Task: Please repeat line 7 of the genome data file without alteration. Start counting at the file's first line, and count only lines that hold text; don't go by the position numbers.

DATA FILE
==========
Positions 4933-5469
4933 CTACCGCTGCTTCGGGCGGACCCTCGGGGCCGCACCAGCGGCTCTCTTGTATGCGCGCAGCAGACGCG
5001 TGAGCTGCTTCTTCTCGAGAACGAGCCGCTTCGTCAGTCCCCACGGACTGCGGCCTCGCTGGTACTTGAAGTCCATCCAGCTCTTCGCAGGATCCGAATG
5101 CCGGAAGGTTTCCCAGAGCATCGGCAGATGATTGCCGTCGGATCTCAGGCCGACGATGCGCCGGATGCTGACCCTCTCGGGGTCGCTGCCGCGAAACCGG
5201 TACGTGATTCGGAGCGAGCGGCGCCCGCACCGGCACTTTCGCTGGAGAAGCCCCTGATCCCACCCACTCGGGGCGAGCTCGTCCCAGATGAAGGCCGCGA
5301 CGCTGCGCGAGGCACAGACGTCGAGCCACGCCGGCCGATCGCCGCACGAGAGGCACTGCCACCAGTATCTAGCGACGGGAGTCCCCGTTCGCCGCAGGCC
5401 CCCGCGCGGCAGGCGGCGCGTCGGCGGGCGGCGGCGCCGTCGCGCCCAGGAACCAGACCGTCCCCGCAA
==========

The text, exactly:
5401 CCCGCGCGGCAGGCGGCGCGTCGGCGGGCGGCGGCGCCGTCGCGCCCAGGAACCAGACCGTCCCCGCAA